The 1st session of day 1 of this year’s mid-year convention conducted through a virtual congress tackled about Erectile dysfunction. The second topic is entitled, Surgical Management of Peyronie’s Disease (PD). Dr. Bennett began by describing its history, with its name derived from Francois de la Peyronie, and its standard definition of abnormal collagen depositions/ scarring of the tunica albuginea of the corpus cavernosum, characterized by excessive fibrosis and plaque formation. Its prevalence is estimated at 9 to 13% in adult men, with the average age of 53 years. It comes in different shapes and sizes, for example hourglass curvature, and if uncorrected, may lead to the following sequelae: penile curvature, penile tapering, notching, erectile dysfunction, partner pain during intercourse, decreased self-esteem and depression.
He mentioned two distinct stages of the disease. The acute inflammatory stage which is mainly characterized by pain, present in either flaccid state or as painful erections, and the chronic/ fibrotic stage when the pain disappears and the deformity stabilizes. These phases are important since surgical treatment is reserved and indicated for those significant deformity or with inability to penetrative intercourse, desiring for rapid and reliable results. The aims of reconstruction is to address mainly the deformity (functionally straight at less than or equal to 15 to 30 degrees curvature), while preserving the penile length and erectile function allowing satisfactory sexual relations afterwards.
The choice of the surgical technique relies on the length of the penis, severity of deformity, circumcision status, erectile function, patients’ expectations and surgeon’s preference. Dr. Bennett emphasized that artificial erection is mandatory to properly identify the correct procedure for each patient. He enumerated different tunica albuginea plication(TAP) techniques which makes the longer the side of the penis shorter. These techniques are as follows: Nesbit (excision and closure), Yachia (incision and closure), Lue (16-dot plication) and the Duckett/ Baskin TAP (partial incision and plication). These techniques were discussed in detail in a video presentation. These procedures are relatively simple, minimally invasive and preserves potency, however its disadvantages include possibility of penile shortening and may worsen its narrowing. These techniques are best suited for unidimensional curves. A study on its outcomes illustrated a graph showing that there is a direct relationship between the mean penile length lost with the degree of curvature, meaning that with the curvature as high 65 degrees and above can have a mean length loss of up to 4%. Furthermore, he also elaborated on the grafting techniques done after plaque removal. He listed the characteristics of an ideal graft, as follows: pliable, compliant, with sutured, high tensile strength, low antigenicity, minimal inflammatory response, low infection transmission risk, low-cost, and can be easily handled/sutured. The types of grafting materials he mentioned were grouped into synthetic, autologous and extracellular matrix. The best grafts according to him are autologous grafts which varies with the following: dermis, fascia lata, tunica vaginalis, crural tunica albuginea, vein, buccal mucosa. The extracellular matrix such as pericardium, small intestinal submucosa of porcine jejunum, or collagen fleece are termed “off the shell” as it is rarely used since it is highly processed but are rarely available. Each autologous is easily harvested even with amount of tissue obtained, has excellent tensile strength and found to exhibit vascular ingrowth and endothelialization weeks after insertion, Tunica vaginalis, on the other hand, becomes albuginea in 6 months and is believed to have 88% success rate.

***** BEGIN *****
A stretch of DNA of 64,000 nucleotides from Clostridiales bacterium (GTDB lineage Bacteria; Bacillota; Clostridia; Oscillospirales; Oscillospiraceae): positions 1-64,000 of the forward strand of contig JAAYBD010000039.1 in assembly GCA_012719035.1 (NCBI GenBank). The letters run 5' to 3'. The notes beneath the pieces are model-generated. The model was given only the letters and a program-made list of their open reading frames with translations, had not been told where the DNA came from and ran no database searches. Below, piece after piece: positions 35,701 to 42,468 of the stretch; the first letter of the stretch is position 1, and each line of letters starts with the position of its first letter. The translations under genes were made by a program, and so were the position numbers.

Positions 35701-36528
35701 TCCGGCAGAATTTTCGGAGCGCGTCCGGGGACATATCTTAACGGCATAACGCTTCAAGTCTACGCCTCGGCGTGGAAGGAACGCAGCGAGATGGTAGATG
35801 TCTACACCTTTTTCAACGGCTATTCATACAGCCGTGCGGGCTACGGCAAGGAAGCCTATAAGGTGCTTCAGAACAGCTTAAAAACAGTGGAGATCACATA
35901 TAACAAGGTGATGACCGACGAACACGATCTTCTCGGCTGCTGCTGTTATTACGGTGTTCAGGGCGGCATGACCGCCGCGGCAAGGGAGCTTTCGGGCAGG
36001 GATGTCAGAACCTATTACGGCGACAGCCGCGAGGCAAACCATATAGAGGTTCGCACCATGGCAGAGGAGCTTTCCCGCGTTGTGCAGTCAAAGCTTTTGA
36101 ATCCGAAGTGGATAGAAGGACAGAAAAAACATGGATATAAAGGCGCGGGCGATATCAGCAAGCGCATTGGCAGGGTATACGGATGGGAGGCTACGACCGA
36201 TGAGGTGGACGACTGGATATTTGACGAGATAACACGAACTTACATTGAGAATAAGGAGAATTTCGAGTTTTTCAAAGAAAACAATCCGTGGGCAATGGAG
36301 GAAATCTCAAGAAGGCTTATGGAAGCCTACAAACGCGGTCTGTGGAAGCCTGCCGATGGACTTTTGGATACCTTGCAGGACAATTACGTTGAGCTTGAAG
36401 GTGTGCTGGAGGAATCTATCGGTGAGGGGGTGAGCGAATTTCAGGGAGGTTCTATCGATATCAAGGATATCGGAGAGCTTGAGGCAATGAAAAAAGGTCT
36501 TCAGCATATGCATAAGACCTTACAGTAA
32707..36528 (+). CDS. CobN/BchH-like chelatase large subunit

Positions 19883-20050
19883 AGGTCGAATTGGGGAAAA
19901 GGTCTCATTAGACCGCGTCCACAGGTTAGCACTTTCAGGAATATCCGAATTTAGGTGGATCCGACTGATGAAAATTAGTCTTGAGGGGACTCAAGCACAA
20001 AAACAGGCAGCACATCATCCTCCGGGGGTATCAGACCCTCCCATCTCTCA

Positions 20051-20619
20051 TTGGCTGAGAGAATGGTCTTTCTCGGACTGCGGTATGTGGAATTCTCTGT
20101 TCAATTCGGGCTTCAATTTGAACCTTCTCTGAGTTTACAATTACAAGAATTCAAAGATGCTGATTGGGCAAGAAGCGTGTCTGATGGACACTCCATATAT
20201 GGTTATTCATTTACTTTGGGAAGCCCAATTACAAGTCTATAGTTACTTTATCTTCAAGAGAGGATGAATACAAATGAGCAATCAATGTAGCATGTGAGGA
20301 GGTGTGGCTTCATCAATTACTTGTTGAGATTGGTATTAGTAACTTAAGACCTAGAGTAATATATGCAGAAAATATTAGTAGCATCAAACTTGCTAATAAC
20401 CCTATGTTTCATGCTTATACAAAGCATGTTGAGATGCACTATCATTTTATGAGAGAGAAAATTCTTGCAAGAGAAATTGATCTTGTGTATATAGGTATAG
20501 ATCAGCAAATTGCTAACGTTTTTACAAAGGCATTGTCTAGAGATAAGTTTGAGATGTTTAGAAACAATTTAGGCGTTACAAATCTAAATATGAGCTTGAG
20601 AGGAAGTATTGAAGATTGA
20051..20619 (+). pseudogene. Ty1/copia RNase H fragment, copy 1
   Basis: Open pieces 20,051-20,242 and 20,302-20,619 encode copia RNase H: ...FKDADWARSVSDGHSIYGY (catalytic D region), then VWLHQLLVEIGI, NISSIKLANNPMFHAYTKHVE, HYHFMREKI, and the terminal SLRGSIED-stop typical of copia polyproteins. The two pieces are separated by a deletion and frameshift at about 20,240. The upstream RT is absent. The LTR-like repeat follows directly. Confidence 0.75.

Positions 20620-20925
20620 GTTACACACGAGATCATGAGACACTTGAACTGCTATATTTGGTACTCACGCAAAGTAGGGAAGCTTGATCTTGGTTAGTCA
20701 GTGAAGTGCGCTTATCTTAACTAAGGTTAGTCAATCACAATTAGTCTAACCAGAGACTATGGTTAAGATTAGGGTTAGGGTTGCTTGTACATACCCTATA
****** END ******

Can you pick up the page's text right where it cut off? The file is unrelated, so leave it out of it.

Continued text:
As he mentioned, part of the technique is the elevation and preservation of the neurovascular bundles which can be done on both the dorsal and ventral side. Tunical incision describe as H-incision may as well be modified to better accommodate for graft placement. Towards the end, he enumerated the usual course of his patients and the advises that he gives to them, It is usually ideal in a small suction drain at day 1 post op. They were as follows: removal of Foley catheter and suction at day 1 post op, Penile stretching and low-dose PDE-5 inhibitor is valuable in the management and Peyronie’s disease. In the end of his lecture, he emphasized the ISSM Standards Committee recommendations which summed up everything that he has discussed.
Dr. Nelson E. Bennett
Dr. Nelson E. Bennett is a board-certified urologist and microsurgeon who specializes in the management of erectile dysfunction, Peyronie’s disease, disorders of ejaculation and orgasm, vasectomy, penile prosthesis implantation, and microsurgical varicocele repair. He is a graduate of the University of Pittsburgh School of Medicine and completed residency in Urologic Surgery at the University of Pittsburgh Medical Center followed by a two-year fellowship at Memorial Sloan-Kettering Cancer Center in Sexual Medicine and Surgery. Dr. Bennett is the Co-Director of the Andrology Fellowship. He is actively involved as a leader in numerous national and international organizations, including the Sexual Medicine Society of North America (SMSNA), the International Society for Sexual Medicine (ISSM), the American Urologic Association (AUA), and the National Medical Association (NMA).
Marvin D. Castillo, MD
Resident, St. Luke’s Institute of Urology